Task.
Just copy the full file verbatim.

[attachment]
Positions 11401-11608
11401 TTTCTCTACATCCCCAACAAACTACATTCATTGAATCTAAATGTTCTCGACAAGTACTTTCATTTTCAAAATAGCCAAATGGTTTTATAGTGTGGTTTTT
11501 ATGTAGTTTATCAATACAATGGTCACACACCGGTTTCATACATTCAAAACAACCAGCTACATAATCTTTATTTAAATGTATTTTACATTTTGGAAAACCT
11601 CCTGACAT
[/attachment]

Positions 11401-11608
11401 TTTCTCTACATCCCCAACAAACTACATTCATTGAATCTAAATGTTCTCGACAAGTACTTTCATTTTCAAAATAGCCAAATGGTTTTATAGTGTGGTTTTT
11501 ATGTAGTTTATCAATACAATGGTCACACACCGGTTTCATACATTCAAAACAACCAGCTACATAATCTTTATTTAAATGTATTTTACATTTTGGAAAACCT
11601 CCTGACAT